Engineers also make excellent teachers
Associate Professor Bryony James from the Faculty of Engineering has been awarded a teaching excellence award from the University and nominated for a national teaching award.
Bryony, who received a Sustained Excellence in Teaching award, says she was pleased to get the teaching excellence award for a job she loves.
“I always wanted to be an engineer and being a lecturer in engineering is the best of all worlds as I get to be a materials engineer, run the Research Centre for Surface and Materials Science, do research on food structure (including chocolate, cheese, wine and biscuits!) and I get to pass on the passion I have for all of this to 700 hundred of the brightest kids in the country each year. What's not to love about my job?”
She is also fortunate to have incredible colleagues to teach with and learn from, says Bryony.
“Teaching is a team sport, even when you're standing in front of a class on your own. The best teaching experience the students can have is when all the lecturers in a course are relating their material to that of the other lecturers in that course, relating the material to their research and their colleagues' research, and relating the material to what the students see around them every day.”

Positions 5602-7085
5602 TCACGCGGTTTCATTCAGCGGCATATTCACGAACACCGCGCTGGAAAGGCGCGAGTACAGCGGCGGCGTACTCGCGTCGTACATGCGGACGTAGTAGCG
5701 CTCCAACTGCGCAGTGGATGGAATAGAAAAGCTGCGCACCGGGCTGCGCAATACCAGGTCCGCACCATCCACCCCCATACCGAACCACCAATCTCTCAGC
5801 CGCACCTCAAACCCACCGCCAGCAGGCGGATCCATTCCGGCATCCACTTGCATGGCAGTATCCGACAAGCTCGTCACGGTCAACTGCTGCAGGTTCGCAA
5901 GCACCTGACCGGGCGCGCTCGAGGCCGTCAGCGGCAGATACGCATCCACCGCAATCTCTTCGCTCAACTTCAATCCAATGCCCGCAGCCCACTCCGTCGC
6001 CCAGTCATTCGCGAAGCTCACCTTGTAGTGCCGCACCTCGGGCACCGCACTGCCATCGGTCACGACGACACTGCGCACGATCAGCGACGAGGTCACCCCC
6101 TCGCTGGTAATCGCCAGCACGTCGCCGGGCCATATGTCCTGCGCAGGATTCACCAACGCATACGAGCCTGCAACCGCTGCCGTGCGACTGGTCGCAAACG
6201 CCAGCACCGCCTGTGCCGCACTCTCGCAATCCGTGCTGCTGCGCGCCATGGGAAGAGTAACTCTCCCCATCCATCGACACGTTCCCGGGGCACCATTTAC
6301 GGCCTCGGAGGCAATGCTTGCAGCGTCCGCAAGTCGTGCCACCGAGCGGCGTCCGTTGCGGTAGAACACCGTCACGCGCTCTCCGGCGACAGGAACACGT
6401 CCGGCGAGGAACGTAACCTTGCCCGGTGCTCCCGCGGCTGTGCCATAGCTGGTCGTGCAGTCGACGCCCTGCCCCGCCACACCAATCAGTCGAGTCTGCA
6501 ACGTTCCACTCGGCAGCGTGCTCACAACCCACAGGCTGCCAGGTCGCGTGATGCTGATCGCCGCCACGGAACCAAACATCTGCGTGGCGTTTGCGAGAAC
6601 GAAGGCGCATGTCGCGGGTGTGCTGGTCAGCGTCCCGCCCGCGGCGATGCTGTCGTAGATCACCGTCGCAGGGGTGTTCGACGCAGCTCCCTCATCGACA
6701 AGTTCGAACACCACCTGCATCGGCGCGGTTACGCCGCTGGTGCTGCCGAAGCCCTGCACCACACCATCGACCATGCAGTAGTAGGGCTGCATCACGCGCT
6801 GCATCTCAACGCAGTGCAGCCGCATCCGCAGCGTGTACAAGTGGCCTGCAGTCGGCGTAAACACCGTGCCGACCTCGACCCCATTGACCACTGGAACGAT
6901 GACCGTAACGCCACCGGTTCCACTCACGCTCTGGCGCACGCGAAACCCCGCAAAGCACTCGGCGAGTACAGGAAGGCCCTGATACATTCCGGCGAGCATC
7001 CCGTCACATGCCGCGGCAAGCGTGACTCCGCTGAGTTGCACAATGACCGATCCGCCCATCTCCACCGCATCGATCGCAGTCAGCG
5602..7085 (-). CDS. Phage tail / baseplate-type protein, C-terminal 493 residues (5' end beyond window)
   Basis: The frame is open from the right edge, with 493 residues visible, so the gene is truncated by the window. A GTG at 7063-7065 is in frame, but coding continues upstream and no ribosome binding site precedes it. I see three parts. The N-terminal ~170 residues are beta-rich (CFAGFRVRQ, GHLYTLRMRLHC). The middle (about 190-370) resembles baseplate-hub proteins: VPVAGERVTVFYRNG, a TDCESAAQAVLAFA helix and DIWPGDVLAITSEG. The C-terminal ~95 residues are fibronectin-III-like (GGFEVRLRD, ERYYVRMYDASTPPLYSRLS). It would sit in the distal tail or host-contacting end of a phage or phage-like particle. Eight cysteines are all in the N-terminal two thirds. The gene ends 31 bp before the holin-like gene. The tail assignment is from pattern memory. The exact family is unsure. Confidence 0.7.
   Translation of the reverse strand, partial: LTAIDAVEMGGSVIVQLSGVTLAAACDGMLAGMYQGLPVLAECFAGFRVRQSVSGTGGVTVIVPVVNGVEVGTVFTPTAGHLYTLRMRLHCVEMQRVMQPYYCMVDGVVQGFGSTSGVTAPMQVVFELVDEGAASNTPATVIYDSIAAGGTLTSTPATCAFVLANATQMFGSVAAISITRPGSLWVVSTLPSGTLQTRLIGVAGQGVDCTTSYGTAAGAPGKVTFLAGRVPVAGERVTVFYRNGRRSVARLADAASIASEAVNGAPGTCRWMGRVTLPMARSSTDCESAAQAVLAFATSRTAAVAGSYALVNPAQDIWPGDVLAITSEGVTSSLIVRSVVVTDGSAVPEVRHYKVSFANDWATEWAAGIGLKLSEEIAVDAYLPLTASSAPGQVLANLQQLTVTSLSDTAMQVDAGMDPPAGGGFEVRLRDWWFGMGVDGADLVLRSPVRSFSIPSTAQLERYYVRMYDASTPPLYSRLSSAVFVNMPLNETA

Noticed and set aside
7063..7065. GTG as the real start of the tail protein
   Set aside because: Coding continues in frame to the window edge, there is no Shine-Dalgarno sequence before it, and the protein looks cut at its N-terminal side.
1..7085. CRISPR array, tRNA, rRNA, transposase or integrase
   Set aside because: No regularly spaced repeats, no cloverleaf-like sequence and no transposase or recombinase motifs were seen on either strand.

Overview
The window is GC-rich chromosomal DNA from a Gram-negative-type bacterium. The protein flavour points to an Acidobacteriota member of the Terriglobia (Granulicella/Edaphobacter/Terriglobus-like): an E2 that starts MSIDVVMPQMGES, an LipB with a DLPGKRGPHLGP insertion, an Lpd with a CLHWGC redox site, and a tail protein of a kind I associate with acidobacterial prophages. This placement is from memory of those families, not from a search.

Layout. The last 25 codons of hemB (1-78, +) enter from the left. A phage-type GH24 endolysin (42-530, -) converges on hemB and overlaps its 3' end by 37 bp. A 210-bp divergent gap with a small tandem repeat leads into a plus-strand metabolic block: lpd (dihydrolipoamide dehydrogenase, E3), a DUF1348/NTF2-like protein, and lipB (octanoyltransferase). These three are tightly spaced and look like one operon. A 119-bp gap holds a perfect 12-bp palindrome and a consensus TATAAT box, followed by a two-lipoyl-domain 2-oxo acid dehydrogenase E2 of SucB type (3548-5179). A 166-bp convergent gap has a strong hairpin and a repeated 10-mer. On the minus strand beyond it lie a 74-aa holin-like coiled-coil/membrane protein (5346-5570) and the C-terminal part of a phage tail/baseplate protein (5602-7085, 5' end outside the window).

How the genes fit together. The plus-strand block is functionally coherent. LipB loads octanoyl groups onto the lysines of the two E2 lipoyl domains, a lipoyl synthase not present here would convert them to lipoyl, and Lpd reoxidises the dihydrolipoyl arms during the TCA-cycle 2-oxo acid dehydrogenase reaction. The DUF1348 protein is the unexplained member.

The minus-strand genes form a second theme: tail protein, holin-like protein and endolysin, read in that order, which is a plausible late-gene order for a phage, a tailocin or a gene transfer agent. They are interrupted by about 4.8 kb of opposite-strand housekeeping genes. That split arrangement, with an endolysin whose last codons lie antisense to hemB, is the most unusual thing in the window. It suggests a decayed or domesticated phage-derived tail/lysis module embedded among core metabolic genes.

The University awarded eight teaching excellence awards and Bryony is one of three winners nominated by the University for the 2013 Tertiary Teaching Excellence Awards (TTEA).
Bryony, from the Department of Chemical and Materials Engineering, teaches stage one Materials Science and a postgraduate paper in Advanced Materials Characterisation.
Her research areas include materials characterisation, food structure and property relationships, and surface science and engineering.
Bryony has a PhD in Materials Engineering from The University of Auckland and a BE (Hons) in Materials Science and Engineering from the University of Bath, England.